Skadden Discusses How Supreme Court Decision in Jack Daniel’s May Affect AI-Generated Works

Among the various types of AI-generated works that are being created and marketed nowadays are works that replicate the sound or visual images of specific artists. In many cases, these works, or the models or tools that helped generate them, are marketed using the original artists’ names. To the extent that trademarks subsist in those names, the Supreme Court’s recent decision in Jack Daniel’s Properties, Inc. v. VIP Products LLC could strengthen claims for trademark infringement. This article examines what Jack Daniel’s — and in particular the Supreme Court’s approach to infringement analysis in the context of arguably expressive or artistic uses of other parties’ trademarks — might mean for these use cases.

Trademark Usage in “Sound-Alike” AI Projects

While AI models and tools will undoubtedly yield huge swaths of new and original content, a current trend in the generative AI space is to create works that replicate or mimic the sound or image of a celebrity, artist or music group, and then to distribute the work using the name of that individual or group. Earlier this spring, for example, the AI-generated song “Heart on My Sleeve” generated tremendous media attention — and more than a little concern about the broader impact of AI — when it was released as AI simulations of popular musicians Drake and The Weeknd.1 Although frequently acknowledged as being AI-generated, the song also was often described or titled using Drake’s and The Weeknd’s names, with those names explicitly leveraged to increase the song’s visibility.2

  • In some cases, the creators of these AI tools, models and works are simply hobbyists experimenting with this new technology and distributing the resulting works to highlight their own talents or what the technology can offer.
  • In other cases, model and tool builders and end-user creators are exploiting the names of the original artist for financial gain, such as through the sale of advertising or subscription revenues. For example, certain platforms and websites hosting subscription-based or pay-based AI models generate traffic and revenues by offering users the ability to simulate the voices, lyrics and styles of particular artists, offering a smorgasbord of famous artists or musicians from which to choose. In those instances, it is common to see artists’ names and images used to promote the models or tools.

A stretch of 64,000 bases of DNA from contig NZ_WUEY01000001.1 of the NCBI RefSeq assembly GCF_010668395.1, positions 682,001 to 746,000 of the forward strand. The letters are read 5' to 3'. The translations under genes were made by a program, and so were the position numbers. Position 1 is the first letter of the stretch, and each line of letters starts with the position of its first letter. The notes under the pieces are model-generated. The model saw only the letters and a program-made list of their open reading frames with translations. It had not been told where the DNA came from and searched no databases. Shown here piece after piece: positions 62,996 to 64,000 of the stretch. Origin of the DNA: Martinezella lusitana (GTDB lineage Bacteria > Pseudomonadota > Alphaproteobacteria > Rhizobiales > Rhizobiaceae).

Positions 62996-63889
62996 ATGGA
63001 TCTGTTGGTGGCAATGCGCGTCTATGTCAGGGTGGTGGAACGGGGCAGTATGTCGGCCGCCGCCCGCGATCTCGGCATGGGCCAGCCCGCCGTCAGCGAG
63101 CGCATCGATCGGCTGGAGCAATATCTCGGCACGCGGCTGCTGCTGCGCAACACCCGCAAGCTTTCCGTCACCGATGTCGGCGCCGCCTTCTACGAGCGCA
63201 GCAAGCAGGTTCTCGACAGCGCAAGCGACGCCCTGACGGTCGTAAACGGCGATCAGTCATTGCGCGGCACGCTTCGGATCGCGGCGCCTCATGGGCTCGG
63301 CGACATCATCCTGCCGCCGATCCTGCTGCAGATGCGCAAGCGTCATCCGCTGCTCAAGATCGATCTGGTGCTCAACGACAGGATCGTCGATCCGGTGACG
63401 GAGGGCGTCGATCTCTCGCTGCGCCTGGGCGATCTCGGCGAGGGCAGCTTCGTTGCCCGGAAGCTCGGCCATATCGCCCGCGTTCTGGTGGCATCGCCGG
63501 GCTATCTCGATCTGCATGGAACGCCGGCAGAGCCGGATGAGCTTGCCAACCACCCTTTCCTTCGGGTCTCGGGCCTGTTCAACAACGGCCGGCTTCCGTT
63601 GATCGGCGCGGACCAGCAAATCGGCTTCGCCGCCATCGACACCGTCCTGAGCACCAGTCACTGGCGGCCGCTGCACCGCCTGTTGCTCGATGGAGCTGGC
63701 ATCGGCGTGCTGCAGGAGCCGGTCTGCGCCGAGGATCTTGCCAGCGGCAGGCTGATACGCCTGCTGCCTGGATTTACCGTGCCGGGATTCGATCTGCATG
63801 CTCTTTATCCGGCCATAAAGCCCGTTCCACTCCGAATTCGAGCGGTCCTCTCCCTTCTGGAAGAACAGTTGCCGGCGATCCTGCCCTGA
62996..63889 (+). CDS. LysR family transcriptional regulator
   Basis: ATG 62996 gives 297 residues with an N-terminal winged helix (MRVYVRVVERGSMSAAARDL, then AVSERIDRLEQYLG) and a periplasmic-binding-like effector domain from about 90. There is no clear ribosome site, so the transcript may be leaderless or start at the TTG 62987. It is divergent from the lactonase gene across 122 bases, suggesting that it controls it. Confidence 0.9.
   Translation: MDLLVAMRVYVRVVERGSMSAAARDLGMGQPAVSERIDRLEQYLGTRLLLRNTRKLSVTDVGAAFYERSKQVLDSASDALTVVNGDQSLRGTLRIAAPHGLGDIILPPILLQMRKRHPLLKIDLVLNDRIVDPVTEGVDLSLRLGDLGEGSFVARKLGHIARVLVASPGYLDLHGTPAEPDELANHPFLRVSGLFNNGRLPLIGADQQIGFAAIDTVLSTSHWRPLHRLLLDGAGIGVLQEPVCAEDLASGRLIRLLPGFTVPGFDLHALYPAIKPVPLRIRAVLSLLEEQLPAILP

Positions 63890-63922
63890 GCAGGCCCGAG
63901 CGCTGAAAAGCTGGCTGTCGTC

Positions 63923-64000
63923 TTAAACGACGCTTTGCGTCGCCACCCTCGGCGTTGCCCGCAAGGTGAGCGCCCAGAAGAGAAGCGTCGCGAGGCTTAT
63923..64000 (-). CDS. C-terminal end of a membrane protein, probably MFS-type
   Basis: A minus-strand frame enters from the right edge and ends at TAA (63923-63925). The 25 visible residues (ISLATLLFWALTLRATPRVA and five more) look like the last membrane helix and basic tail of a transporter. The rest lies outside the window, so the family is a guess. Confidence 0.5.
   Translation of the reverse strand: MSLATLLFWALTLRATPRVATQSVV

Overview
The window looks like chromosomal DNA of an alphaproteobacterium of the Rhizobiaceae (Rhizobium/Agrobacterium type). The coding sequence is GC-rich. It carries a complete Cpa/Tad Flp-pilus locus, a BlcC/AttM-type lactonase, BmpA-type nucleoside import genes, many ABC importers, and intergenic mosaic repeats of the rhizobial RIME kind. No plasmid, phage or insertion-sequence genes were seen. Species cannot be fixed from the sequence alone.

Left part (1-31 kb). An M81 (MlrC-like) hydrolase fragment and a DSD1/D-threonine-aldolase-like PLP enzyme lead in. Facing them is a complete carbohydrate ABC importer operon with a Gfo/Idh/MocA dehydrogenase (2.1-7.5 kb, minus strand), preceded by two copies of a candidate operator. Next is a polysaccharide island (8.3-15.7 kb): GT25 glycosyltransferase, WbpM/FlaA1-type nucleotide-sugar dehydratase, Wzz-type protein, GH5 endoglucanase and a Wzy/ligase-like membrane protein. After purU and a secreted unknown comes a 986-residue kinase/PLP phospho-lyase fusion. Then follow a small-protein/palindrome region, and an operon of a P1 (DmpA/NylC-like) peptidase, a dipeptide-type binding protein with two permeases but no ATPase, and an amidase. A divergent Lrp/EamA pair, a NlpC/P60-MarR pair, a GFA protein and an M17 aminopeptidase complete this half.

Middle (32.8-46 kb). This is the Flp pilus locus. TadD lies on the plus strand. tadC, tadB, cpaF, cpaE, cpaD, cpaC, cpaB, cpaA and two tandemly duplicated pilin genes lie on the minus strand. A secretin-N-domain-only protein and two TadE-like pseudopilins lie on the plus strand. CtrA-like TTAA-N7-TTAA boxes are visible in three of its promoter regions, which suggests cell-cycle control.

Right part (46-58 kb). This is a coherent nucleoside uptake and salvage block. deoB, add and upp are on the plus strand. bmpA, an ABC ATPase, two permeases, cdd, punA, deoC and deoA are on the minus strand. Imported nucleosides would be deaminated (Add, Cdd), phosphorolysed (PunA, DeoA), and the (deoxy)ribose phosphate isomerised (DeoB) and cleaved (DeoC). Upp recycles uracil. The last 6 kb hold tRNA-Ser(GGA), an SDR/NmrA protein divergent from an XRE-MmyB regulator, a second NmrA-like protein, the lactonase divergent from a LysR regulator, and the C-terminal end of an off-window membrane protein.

Trademark Law and the Jack Daniel’s Decision

The core purpose of U.S. trademark law is consumer protection. While trademark rights give brand owners a degree of control over names, images and symbols that denote those owners’ goods and services, liability for trademark infringement arises only when another party’s use of those names, images or symbols creates a likelihood of consumer confusion about the source, approval or affiliation of that other party’s goods or services. Federal courts typically analyze likelihood of confusion by considering an array of potential factors, such as the strength of a plaintiff’s trademark, the proximity of the plaintiff’s and defendant’s goods and their respective marketing channels, the defendant’s intent and the sophistication of the relevant consumers.

When addressing the use of trademarks in traditionally “expressive” and artistic works (e.g., books and movies), some courts recognize more pressing First Amendment concerns and thus have applied a heightened standard whereby a plaintiff must demonstrate either (i) the defendant’s use of the trademark is not artistically relevant (in which case the standard multi-factor confusion analysis will apply), or (ii) it’s “explicitly misleading” to consumers as to the source or affiliation of the defendant’s work.

The foregoing analysis — frequently referred to as the “Rogers test” given its origins in the Second Circuit’s 1989 decision in Rogers v. Grimaldi3 — has been a useful tool for putative trademark infringement defendants, particularly in jurisdictions that have taken a fairly expansive view of the scope and application of that test to effectively immunize certain trademark uses from potential liability.

The Supreme Court’s unanimous decision in Jack Daniel’s, however, casts significant doubt on the viability of a defense based on the Rogers test.

Jack Daniel’s concerned a humorous “Bad Spaniels” dog toy that imitated the shape of the Jack Daniel’s bottle. In 2020, the Ninth Circuit Court of Appeals reversed a bench trial verdict finding that the dog toy infringed and diluted Jack Daniel’s trademarks, reasoning that the dog toy was “expressive” and thus the lower court erred by not applying the Rogers test. The Ninth Circuit’s extension of the Rogers test to the defendant’s consumer product reflected a departure from courts that had historically limited the test’s application to more traditional expressive works, and extended it to use of the mark on commercial goods where the mark was arguably used as a source of origin.